Special Operations Forces


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Dailey, Dell L. [LTGEN/USA], and Jeffrey G. Webb [LTCOL/USMC]. "U.S. Special Operations Command and the War on Terror." Joint Force Quarterly 40 (1st Quarter 2006): 44-47. []

"U.S. Special Operations Command (USSOCOM) is structuring and posturing to lead Department of Defense (DOD) efforts in the war on terror.... [T]he command has been designated as the supported [emphasis added] combatant command for planning, synchronizing, and, when directed, executing campaigns against terrorist organizations."

Dobbs, Michael J. [CDR/USN (Ret.)] "Hype, Hope & Hard Facts: Getting a Fix on SSGN SOF Capabilities." U.S. Naval Institute Proceedings 134, no. 2 (Feb. 2008): 28-32.

"The obstacles to the SSGN [converted Ohio-class SSBNs] living up to its advertised capability for SOF operations include material, operational, and training.... The advanced SEAL delivery system is the biggest question mark for the SSGN program, because it is essential to the submarine's SOF capability."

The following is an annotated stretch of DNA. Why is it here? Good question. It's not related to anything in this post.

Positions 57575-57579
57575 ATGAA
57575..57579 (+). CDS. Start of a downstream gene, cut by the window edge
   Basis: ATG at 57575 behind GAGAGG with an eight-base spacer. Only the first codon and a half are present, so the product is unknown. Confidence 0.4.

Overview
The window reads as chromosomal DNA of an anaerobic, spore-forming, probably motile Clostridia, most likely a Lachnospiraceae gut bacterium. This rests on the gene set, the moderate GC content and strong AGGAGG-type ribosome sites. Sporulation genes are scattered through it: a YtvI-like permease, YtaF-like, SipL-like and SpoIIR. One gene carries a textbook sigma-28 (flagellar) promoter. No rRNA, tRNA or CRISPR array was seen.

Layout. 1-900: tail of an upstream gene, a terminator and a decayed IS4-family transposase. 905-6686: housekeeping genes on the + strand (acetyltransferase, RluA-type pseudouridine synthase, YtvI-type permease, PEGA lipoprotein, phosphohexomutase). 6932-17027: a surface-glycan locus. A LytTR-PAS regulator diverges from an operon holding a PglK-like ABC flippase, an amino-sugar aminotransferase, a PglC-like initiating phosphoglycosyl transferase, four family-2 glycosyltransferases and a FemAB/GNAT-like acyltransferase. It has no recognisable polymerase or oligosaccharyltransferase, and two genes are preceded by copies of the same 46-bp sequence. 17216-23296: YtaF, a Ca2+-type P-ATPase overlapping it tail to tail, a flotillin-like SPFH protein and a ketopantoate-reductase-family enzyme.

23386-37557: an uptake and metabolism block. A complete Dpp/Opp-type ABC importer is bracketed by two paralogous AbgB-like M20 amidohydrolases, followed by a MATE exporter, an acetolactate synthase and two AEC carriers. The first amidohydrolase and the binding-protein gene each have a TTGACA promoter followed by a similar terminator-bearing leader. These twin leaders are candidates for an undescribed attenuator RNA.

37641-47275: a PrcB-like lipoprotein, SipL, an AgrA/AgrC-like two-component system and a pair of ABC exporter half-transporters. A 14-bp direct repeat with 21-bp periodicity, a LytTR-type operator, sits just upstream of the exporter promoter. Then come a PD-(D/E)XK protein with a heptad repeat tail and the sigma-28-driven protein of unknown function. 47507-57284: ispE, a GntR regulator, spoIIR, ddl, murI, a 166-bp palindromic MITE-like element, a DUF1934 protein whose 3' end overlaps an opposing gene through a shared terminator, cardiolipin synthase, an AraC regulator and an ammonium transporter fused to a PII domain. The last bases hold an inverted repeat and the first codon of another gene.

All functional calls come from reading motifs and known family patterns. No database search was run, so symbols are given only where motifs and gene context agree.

Dolan, Ronald E. A History of the 160th Special Operations Aviation Regiment (Airborne). Washington, DC: Federal Research Division, Library of Congress, Oct. 2001. [Available at:]

From "Preface": "This report traces the history of the 160th Special Operations Aviation Regiment (SOAR) (Airborne) from its inception in October 1981....  Based on information from unclassified files of the 160th SOAR (A) and interviews with many of the participants, the report describes some of the major operations in which the unit has been involved, as well as the reorganizations that the unit has undergone in the past twenty years."

Dunlap, Charles J., Jr. [COL/USAF] "Special Operations Forces after Kosovo." Joint Force Quarterly 119 (Spring/Summer 2001): 7-12.